Kentucky used to be one of the last places seniors would consider for post-graduation jobs.

But now, thanks to the success of the summer internship program Bulldogs in the Bluegrass, which places approximately 40 Yale students in the Louisville area for 10 weeks during the summer, Kentucky has attracted the interest of several seniors for work after college.

“There is no way that I would have gone to Kentucky without having done this program,” said Boston native Lindsey Tucker ’01, who worked at the Louisville Science Center last summer and hopes to work in public health in the Louisville area starting in the fall.

Since Bulldogs in the Bluegrass began in the summer of 1999, 24 members of the Class of 2001 have participated in the program; a total of nearly 70 students have participated overall. Currently, at least six seniors are actively seeking jobs in Louisville next year, said Rowan Claypool ’80, the program’s executive director. Three of those seniors are past Bulldogs in the Bluegrass participants, and the others heard about Louisville from their classmates in the program. The program guarantees a minimum salary of $2,800 and housing at Bellarmine University in Louisville.

“It’s a little bit of Southern culture that people are just inviting and friendly,” said Virginia native Martha Gates ’01, who worked at the Louisville Science Center last summer and intends to work for the Louisville city government this fall. “I knew that I didn’t want to live in the Northeast next year, and the summer made Kentucky an option.”

Historically, few Yalies went to Kentucky after graduation.

“There used to be zero Yale graduates who would come to Kentucky,” Claypool said. “This is exactly what we worked for and planned for. Things are turning out just as we hoped.”

This summer, 40 Yale undergraduates will intern in Louisville, selected from more than 90 applicants.

Participants said they were attracted to the Bulldogs in the Bluegrass summer because of a simple application process, its 10-week length and the chance to spend the summer in a new place with other Yale students.

Equally appealing are the program’s job offerings, which range from corporate positions at General Electric to social service work with the National Center for Family Literacy.

“It was the program as much as the job, and the program made it all worthwhile,” said Andrew Graham ’02, a computer science and electrical engineering major. “The job offerings that they had at GE were just a great opportunity for me, and being taken care of all summer by the alumni made it a great choice.”

Bulldogs in the Bluegrass includes several planned social events for the participants.

Graham will return to Kentucky for his second summer in the Bulldogs in the Bluegrass program in May.

Although most program participants have never been to Louisville before their internship, most come to love the region and consider it appealing enough to return.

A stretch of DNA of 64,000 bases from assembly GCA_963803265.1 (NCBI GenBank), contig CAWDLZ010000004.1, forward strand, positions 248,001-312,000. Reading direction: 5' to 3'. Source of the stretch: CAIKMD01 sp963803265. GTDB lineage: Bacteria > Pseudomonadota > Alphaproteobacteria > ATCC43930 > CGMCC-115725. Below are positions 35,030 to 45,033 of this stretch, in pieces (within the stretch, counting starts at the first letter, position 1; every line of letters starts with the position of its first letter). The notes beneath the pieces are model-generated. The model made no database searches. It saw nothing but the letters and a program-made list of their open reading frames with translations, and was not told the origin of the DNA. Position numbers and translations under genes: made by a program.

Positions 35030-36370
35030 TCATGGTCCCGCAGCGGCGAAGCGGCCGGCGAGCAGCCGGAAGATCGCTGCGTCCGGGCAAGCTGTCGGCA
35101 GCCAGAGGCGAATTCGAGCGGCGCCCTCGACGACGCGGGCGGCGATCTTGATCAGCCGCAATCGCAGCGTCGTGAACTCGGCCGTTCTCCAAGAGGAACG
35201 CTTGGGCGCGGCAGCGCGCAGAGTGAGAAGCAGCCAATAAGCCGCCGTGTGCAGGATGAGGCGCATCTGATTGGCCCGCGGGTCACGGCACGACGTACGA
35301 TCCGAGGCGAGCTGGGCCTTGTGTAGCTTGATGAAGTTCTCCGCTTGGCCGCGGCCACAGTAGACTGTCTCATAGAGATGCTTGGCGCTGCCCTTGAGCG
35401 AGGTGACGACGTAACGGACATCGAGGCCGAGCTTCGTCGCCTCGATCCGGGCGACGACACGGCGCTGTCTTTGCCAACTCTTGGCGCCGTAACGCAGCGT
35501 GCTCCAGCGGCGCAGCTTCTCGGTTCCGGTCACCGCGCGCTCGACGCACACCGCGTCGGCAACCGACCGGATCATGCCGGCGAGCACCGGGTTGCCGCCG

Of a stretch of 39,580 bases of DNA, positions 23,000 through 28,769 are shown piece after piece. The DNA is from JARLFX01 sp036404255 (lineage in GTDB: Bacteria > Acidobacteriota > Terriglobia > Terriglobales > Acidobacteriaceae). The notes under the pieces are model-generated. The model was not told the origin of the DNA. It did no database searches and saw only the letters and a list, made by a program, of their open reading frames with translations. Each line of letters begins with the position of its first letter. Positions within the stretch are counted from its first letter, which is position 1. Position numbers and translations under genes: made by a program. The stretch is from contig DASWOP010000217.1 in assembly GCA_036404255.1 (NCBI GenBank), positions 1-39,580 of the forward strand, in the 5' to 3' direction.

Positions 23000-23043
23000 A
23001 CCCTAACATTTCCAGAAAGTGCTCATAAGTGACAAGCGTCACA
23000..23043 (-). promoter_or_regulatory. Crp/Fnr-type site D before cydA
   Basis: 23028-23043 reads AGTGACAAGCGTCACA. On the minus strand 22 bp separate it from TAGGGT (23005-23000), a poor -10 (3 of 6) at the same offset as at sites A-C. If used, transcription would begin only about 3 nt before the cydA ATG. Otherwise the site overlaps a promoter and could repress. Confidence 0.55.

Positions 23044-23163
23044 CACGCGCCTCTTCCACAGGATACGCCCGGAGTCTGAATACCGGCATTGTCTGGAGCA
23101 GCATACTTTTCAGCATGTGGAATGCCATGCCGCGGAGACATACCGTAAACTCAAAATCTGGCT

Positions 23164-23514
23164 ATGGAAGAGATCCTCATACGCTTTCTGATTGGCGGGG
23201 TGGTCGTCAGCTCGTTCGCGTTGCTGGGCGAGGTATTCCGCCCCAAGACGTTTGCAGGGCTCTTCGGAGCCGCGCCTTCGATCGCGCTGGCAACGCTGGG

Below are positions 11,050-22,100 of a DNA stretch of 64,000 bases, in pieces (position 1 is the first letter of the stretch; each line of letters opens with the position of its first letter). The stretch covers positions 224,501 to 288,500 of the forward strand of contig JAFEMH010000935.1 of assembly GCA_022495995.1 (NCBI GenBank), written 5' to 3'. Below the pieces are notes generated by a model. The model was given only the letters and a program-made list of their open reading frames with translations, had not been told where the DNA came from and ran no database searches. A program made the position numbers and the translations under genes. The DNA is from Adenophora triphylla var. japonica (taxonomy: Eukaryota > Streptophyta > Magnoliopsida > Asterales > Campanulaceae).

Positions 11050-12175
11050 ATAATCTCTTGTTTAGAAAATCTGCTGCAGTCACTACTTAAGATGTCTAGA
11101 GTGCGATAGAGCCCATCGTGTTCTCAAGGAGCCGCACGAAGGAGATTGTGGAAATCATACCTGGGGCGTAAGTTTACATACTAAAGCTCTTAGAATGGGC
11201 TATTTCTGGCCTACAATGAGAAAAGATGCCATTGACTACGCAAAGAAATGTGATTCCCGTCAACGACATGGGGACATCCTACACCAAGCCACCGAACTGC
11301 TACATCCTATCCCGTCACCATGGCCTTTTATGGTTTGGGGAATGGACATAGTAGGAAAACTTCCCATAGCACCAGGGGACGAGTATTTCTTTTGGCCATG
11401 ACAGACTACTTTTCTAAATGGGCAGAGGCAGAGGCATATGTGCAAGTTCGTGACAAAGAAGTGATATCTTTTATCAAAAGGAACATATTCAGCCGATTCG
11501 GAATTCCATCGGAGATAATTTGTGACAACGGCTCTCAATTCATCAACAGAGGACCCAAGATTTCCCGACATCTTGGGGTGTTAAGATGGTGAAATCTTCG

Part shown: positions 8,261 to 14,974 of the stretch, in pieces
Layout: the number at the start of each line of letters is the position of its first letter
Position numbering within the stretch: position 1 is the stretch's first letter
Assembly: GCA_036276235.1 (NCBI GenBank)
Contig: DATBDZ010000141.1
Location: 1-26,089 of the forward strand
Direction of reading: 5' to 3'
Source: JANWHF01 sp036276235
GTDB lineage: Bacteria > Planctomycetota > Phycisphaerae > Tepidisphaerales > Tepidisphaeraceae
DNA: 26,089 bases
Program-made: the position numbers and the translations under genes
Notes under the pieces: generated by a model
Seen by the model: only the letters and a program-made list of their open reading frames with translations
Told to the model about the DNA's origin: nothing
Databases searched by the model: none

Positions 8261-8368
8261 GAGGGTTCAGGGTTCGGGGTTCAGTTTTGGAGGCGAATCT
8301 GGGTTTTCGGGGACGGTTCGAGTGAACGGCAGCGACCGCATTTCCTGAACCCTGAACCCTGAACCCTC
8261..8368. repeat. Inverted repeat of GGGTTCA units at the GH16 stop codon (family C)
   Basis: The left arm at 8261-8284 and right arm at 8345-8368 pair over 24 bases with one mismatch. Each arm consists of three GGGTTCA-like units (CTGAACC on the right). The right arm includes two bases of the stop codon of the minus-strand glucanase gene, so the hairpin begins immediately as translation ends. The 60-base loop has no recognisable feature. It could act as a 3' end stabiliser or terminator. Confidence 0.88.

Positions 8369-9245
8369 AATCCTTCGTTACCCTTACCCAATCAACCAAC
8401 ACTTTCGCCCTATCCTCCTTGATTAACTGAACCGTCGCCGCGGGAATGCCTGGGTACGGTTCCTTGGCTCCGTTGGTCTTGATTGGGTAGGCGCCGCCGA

“There are a lot of things about the city itself that I love,” Tucker said. “It’s kind of like New Haven in that it’s big enough to have a lot of culture and things to do, but it’s small enough for me to meet many people.”

Other students enjoyed the change of pace offered by the state.

“It’s a very relaxed atmosphere,” Graham said. “You can go and have a conversation about the weather, and it can be one of your best conversations of the day.”

Through various meetings with elected officials, the interns become very familiar with Louisville.

“They know Louisville better than their home town,” Claypool said.

A 12-member Placement Committee, consisting of four Yale graduates living in Louisville and other community members with extensive connections, both within the Chamber of Commerce and the Louisville corporate community, assist Yale graduates with the job search. The recruitment campaign involves the Placement Committee submitting the Yale students’ resumes to the 60-member Board of Directors of the Louisville Chamber of Commerce at its April meeting, Claypool said.

Yale students do not have to have participated in the program to receive the aid.

“They’re doing everything they can to help us get to Louisville,” Tucker said.

The internship program also has increased Kentucky corporate awareness of Yale graduates. Brown-Forman Corporation, a Fortune 500 distillery company based in Louisville, will conduct interviews at Yale later this month. Claypool said the interviewing would not have happened without the Bulldogs in the Bluegrass program, which has placed one Yale student with Brown-Forman for each of the three summers.

Both Gates and Tucker plan to spend at least two years in Louisville before applying to graduate school programs, although Tucker, who is from Boston, said she would probably not live in Kentucky permanently.

But participants agreed that the program alerts students to Kentucky and other less-populated regions for settling after graduation.

“It has made people stop and consider that the East Coast or the West Coast are not the only places to work after graduation,” Graham said.

Claypool hopes to expand the program eventually to include other Ivy League schools.

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